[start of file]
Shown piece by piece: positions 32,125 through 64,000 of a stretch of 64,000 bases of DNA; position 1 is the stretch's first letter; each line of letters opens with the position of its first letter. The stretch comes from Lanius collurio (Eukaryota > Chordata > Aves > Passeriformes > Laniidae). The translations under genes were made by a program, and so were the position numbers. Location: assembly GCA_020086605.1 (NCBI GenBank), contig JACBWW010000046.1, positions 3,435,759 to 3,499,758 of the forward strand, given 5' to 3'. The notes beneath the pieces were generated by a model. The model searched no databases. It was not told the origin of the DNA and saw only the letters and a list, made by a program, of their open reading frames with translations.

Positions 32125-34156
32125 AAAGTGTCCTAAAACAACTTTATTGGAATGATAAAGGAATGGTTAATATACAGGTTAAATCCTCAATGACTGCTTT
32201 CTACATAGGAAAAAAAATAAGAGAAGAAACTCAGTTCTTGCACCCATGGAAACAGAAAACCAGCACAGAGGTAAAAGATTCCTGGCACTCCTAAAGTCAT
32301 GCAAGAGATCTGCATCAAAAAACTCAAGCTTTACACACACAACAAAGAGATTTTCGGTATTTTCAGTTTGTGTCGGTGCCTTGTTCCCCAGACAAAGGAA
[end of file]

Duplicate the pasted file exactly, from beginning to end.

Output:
Shown piece by piece: positions 32,125 through 64,000 of a stretch of 64,000 bases of DNA; position 1 is the stretch's first letter; each line of letters opens with the position of its first letter. The stretch comes from Lanius collurio (Eukaryota > Chordata > Aves > Passeriformes > Laniidae). The translations under genes were made by a program, and so were the position numbers. Location: assembly GCA_020086605.1 (NCBI GenBank), contig JACBWW010000046.1, positions 3,435,759 to 3,499,758 of the forward strand, given 5' to 3'. The notes beneath the pieces were generated by a model. The model searched no databases. It was not told the origin of the DNA and saw only the letters and a list, made by a program, of their open reading frames with translations.

Positions 32125-34156
32125 AAAGTGTCCTAAAACAACTTTATTGGAATGATAAAGGAATGGTTAATATACAGGTTAAATCCTCAATGACTGCTTT
32201 CTACATAGGAAAAAAAATAAGAGAAGAAACTCAGTTCTTGCACCCATGGAAACAGAAAACCAGCACAGAGGTAAAAGATTCCTGGCACTCCTAAAGTCAT
32301 GCAAGAGATCTGCATCAAAAAACTCAAGCTTTACACACACAACAAAGAGATTTTCGGTATTTTCAGTTTGTGTCGGTGCCTTGTTCCCCAGACAAAGGAA